From his Sickness unto Death, a passage where Kierkegaard compares spiritual sickness – i.e. despair – to physical unhealth, and then diagnoses seemingly everyone with a degree of this condition, even those who believe themselves healthy:
This observation will no doubt strike many as paradoxical, an exaggeration, and a gloomy and discouraging view besides. Yet it is none of these things. It is not gloomy; on the contrary it tries to shed light on what one generally banishes to a certain obscurity…Commonly a person is assumed to be healthy if he himself doesn’t say that he is ill; even more so if he says he is well. A physician, on the other hand, looks at the illness differently. And why? Because the physician has a definite and articulate conception of what it is to be healthy, and tests a person’s condition against this. The physician knows that just as there can be merely imagined sickness, so too can there be merely imagined health. For the latter, therefore, he first takes measures to bring the illness to view…Similarly with the psychic expert’s relation to despair. He knows what despair is, he is familiar with it and so is not satisfied with a person’s declaration either that he is in despair or he is not.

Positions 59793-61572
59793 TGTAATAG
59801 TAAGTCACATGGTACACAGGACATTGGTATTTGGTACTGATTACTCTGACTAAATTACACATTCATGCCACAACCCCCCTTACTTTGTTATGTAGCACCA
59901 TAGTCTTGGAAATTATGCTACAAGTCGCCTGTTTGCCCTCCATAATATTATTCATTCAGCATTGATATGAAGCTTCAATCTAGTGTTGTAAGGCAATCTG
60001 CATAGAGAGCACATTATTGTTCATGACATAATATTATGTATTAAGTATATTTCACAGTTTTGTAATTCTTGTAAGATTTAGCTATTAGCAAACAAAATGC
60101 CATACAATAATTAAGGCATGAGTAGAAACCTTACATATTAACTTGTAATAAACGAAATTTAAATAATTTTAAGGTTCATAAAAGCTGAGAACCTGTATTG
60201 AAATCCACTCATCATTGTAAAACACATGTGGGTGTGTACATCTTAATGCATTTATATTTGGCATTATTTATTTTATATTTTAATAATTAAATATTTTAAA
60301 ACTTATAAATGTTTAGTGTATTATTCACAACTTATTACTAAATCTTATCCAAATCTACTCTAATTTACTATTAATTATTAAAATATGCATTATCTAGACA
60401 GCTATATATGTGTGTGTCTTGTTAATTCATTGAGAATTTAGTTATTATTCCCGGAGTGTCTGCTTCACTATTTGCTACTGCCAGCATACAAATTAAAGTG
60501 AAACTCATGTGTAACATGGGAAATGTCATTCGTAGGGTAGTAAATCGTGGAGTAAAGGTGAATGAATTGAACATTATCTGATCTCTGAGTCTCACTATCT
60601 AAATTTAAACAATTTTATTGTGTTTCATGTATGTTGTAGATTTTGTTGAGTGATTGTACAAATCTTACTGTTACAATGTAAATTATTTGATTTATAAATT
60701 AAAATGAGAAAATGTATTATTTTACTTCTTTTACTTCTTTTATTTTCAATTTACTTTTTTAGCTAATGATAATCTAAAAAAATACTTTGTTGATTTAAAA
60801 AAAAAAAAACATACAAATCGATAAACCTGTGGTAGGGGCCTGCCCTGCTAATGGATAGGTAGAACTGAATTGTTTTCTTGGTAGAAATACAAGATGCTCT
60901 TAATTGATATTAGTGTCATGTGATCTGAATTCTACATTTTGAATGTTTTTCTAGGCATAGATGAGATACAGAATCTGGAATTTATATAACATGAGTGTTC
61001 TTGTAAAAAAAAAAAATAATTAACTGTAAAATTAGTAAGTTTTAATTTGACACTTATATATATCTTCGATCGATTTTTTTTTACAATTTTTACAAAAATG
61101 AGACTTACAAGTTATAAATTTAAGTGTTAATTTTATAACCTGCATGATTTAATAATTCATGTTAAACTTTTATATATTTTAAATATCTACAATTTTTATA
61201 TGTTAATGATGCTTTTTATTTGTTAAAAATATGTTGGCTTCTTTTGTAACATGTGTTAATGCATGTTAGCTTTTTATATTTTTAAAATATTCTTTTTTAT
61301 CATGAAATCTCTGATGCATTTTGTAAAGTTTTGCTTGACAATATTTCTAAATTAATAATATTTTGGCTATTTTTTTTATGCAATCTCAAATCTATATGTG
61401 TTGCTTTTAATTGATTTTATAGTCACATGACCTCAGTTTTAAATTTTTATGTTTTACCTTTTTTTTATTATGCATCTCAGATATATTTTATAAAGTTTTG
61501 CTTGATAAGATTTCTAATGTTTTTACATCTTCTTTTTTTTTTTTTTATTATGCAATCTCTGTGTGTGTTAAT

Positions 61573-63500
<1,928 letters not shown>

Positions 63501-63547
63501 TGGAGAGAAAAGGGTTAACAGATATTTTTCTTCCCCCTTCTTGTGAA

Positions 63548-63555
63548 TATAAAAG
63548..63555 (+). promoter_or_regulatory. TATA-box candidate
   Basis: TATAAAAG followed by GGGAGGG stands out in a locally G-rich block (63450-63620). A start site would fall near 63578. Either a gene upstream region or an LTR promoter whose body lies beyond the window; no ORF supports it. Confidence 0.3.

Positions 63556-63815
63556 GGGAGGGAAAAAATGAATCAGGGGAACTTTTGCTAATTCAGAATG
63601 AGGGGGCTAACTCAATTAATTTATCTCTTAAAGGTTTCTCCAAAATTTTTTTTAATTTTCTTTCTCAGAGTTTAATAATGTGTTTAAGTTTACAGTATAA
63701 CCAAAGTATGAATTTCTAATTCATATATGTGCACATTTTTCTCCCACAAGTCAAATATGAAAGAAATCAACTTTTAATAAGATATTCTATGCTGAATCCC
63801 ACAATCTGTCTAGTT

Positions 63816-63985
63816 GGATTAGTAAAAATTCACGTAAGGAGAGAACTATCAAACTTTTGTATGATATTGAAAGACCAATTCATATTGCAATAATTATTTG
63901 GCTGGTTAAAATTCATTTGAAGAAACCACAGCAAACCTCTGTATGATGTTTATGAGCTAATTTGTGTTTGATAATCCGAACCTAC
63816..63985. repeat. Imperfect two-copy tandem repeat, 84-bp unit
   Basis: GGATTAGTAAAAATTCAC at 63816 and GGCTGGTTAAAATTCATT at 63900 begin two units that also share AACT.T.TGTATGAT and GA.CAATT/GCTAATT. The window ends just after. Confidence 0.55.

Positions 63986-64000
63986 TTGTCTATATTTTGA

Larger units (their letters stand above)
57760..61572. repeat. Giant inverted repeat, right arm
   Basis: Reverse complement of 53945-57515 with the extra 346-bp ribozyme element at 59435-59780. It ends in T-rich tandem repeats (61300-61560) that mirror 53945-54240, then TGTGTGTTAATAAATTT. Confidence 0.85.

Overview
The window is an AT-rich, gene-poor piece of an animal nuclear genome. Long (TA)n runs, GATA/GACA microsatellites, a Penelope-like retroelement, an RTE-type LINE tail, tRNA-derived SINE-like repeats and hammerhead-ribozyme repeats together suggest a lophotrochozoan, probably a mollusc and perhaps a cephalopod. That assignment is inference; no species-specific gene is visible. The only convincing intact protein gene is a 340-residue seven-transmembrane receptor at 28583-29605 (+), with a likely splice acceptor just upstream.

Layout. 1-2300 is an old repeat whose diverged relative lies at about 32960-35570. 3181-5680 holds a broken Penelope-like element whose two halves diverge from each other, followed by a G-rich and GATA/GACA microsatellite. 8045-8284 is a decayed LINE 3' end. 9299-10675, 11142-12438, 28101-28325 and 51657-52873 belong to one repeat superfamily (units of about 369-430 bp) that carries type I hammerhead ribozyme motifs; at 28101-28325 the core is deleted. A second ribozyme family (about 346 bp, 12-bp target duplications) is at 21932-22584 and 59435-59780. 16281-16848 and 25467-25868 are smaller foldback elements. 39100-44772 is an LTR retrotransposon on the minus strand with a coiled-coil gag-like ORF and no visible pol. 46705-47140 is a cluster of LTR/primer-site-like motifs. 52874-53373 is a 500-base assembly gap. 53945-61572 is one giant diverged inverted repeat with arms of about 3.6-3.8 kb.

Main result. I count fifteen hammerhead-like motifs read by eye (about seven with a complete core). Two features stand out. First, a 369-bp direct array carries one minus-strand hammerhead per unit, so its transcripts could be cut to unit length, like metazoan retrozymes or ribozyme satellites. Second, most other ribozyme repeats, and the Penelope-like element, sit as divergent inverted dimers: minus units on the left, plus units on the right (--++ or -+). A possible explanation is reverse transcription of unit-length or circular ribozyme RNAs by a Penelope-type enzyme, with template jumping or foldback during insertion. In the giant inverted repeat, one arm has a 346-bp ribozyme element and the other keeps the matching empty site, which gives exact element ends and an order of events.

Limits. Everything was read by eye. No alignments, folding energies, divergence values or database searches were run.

It’s worth noting Kierkegaard’s Lutheranism here; the focus on honesty, diagnosis and crisis as the means to a more proper relation to God smack of a theology of the cross, and guilt very decisive for him in bringing the illness to view in a “second use of the Law” way. We can also find not only Kierkegaard, but also the Christ of the Sermon on the Mount and the Cleansing of the Temple layered into Kierkegaard’s physician image. He came for the sick and not the healthy, but convincing the self-avowedly healthy of their sickness is a physician’s job as diagnostician. In the tension of minister/theologian versus Christ as physician, a good question becomes to what extent should the minister act to bring the sickness to view, and to what extent is this purely an action of Christ or the Spirit.